Day 2: Haridwar to Barkot
Start your day off as early as possible and after a dip in Ganga, you start your journey towards the first dham – Yamunotri – daughter of Surya & sister of Yam. Today’s travel towards Barkot will take you about 10 hours, covering 200 KMs.
Barkot is situated at an elevation of 1220 mts. Do remember to explore the little hamlet, even though the journey of your day today would be quite long. Modern civilization has not quite touched the place and you’ll be drawn in by the rituals and the ways of the city. The surrounding views are insanely mesmerizing and include peaks of Bandar Punch that are snow-capped throughout the year. I suggest this as an overnight stop on your way to Yamunotri to keep you fresh and feeling alive throughout the journey! The views will forever be embedded in your memories, trust me.
Day 3: Barkot / Yamunotri/ Barkot
After an early breakfast, you’ll start your journey towards the first dham in earnest. With 36 KMs of driving along with a 7 KM trek, you’ll reach Yamunotri in around 5 hours today. If you plan on hiring a horse or a Doli, that will cost you anywhere from INR 1000 – 2500. However, do note these rates may vary depending on when in season you visit and the number of tourists at that particular time.
Yamunotri was the home of sage, Asit Muni. Yamuna is the daughter of the Surya (God of Sun) and Sarayyu. Her brother is Yama (God of Death). It is believed that Yama would not torment any individual at the time of death who bathes in Yamuna, his sister. It is Yamuna, holder of infinite love and compassion, who can grant us freedom from even death, in the realm of her elder brother.
After having visited the shrine and nearby places, you’ll return to Barkot for your onward journey.
Day 4: Barkot / Gangotri
This day begins with an early morning as well. If you’re not completely fit – you might feel fatigued from the previous day’s journey. Hence, I do recommend you get to bed early to get full night’s rest for your day today! Today’ you’ll be covering 210 KMs in about 9 hours’ worth of driving time. Do remember to take breaks. I particularly recommend stopping over at Gangnani – a hot water spring enroute. If you learn by 6 AM, you should hope to arrive at Gangotri by 3:30 PM.
Today is the day you visit your 2nd Dham, Gangotri, the origin of Ganga and seat of the goddess Ganga. The origin of the holy river is at Gaumukh, set in the Gangotri Glacier, and is a 19 km trek from Gangotri. According to Hindu mythology, Goddess Ganga took the form of a river to absolve the sins of King Bhagirath’s predecessors, following his severe penance to Shivji spanning several centuries. There is no other river as closely associated with Hinduism as Ganga. Respected since time immemorial as THE spiritual purifier, giver of health and prosperity – Ganga is part of the country’s religious fabric.
Visiting Gangotri is truly among the most blessed experiences of a Hindu’s life; and as uplifting and inspiring for any traveler.
Day 5 – Gangotri /Uttarkashi
Today, you may start your journey relatively leisurely. Waking up in Gangotri is an experience unto itself and should be treated as such. There are not many places where you feel peace quite like you’d here! Today, after taking in the experience as much as you can – you start your journey towards Uttarkashi. Uttarkashi literally translates to the Banaras (i.e. Kashi) of the North. Today’s journey will take you 4 hours to cover 95 KMs.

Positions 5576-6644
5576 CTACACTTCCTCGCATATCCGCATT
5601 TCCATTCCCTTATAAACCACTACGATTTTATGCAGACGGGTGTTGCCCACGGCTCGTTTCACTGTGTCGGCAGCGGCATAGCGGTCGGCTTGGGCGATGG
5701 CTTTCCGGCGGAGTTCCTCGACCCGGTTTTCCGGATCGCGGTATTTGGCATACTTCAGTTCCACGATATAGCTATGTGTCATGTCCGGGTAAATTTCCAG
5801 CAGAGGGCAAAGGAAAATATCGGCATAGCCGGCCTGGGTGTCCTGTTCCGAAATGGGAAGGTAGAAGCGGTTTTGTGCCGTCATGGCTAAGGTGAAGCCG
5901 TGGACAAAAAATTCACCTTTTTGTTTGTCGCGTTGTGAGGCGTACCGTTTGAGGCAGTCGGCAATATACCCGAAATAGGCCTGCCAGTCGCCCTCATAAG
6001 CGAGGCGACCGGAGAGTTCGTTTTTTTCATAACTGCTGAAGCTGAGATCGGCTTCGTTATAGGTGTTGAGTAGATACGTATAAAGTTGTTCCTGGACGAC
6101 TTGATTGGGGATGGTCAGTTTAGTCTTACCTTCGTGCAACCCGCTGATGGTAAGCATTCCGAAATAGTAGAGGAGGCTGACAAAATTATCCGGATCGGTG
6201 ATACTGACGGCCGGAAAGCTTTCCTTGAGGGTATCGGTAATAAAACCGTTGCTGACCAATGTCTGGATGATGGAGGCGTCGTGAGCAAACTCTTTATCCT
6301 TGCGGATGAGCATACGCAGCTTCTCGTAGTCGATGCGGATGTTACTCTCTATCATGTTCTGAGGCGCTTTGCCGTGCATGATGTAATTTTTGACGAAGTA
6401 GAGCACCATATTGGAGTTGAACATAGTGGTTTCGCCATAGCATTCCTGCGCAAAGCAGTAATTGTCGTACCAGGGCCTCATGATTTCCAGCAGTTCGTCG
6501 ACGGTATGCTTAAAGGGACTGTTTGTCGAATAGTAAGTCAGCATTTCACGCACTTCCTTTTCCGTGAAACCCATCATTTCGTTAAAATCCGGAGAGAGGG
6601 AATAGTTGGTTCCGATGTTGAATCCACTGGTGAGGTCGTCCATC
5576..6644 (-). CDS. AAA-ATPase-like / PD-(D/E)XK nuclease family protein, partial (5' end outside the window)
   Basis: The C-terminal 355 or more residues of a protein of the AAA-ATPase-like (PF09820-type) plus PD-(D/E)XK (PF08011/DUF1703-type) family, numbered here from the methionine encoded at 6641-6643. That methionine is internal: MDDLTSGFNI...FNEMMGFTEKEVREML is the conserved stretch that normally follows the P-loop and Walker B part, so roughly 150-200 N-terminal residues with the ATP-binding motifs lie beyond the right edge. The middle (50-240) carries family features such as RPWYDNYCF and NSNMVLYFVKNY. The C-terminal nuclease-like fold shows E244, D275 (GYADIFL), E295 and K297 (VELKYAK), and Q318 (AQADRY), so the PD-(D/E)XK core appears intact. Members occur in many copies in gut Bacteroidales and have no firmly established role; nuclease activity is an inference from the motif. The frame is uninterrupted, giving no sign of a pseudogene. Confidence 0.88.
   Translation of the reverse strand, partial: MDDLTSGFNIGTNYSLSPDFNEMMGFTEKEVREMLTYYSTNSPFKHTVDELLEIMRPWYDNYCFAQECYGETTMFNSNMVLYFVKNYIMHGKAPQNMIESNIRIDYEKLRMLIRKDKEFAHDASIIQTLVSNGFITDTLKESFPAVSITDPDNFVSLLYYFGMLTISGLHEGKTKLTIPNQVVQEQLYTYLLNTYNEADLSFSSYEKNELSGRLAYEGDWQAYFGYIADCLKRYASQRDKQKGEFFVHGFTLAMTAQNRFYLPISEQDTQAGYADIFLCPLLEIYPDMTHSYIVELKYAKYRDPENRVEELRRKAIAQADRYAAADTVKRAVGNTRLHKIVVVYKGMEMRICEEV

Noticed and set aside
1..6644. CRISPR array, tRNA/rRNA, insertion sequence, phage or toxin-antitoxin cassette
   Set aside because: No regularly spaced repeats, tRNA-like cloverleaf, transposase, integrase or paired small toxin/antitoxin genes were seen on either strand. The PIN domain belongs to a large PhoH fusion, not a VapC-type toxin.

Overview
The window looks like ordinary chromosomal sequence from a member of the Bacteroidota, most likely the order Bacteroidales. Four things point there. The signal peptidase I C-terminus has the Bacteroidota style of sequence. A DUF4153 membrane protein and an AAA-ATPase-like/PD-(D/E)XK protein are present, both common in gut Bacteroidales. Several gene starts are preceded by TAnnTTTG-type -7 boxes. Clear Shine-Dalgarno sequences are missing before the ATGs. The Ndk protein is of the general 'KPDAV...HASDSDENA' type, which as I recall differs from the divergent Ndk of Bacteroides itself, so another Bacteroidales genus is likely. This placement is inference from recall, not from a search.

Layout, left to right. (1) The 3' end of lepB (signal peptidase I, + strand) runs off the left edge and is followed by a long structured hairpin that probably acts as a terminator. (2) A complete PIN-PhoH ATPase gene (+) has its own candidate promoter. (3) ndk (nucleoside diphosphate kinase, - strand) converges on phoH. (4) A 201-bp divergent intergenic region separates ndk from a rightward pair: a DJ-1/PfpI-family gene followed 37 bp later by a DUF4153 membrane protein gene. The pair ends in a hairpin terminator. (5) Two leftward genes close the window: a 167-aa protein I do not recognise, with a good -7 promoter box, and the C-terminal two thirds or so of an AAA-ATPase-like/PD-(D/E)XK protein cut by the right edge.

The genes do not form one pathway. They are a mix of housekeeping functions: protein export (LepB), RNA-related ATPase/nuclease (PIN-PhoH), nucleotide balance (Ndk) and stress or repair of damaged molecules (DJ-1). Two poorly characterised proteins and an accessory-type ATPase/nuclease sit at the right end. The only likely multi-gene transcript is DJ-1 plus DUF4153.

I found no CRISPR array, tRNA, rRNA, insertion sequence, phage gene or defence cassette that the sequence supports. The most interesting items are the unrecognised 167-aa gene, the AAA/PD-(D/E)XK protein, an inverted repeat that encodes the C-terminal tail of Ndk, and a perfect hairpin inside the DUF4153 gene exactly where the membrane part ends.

Uttarkashi, a small town at an elevation of 1588 mts, is situated between Varuna and Ashi rivers. These rivers slow into the Bhagirathi from either side of the town. Given its similarities to Kashi – the city enjoys similar ghats and temples like the city it is named after. When you’re here, do remember to visit the Vishwanath Temple, dedicated to Shivji. Other temples you must visit include Annapurna Temple and Bhairav Temple. Also, it is believed that in the second millennium of Kaliyug (the current ongoing yuga), Kashi (i.e. Banaras) will be submerged, and Uttarkashi will replace it as an important religious centre.
Day 6: Uttarkashi / Sitapur
Another day when you will have an early wakeup call & breakfast. Today you’ll be reaching your destination of Sitapur, covering 212 KMs worth of journey in around 10 hours of driving time. Sitapur is situated at an elevation of roughly 1820 mts, just 7 kms from Gaurikund and 26 kms from Guptkashi. Sitapur is situated only 2 kms from Son Prayag, lying at the confluence of Basuki and Mandakini rivers. It is said that a mere touch of the holy water from this holy site of Son Prayag helps the individual to attain the “Baikunth Dham”.
Another religiously important location is the Triyuginarayan – the marriage place of Lord Shiva and Parvati. This is situated at a distance of 14 kms by bus and 5 kms on foot from here.
In order to reach Kedarnath – you’ll be trekking from here. However, do remember to bathe in the hot water pond here and visit the Gauri Devi temple. This is the place where Goddess Parvati meditated to attain Lord Shiva.
Day 7: Sitapur/ Gaurikund/ Kedarnath
Today is going to be a long day with lots of physical activity! After an early breakfast you’ll proceed to Gaurikund, taking you two hours of driving time. Do remember to pack lunch and carry sufficient water for the day today. From Gaurikund, you will start your trekking in earnest. Overnight, you’ll be staying in Kedarnath (mostly camping accommodations are available since the destruction of 2013 floods). Overall, you’ll be covering 32 Kms from Sitapur to Gaurikund by driving and then another 14 KMS of trek. This entire journey will take you about 9 hours in total.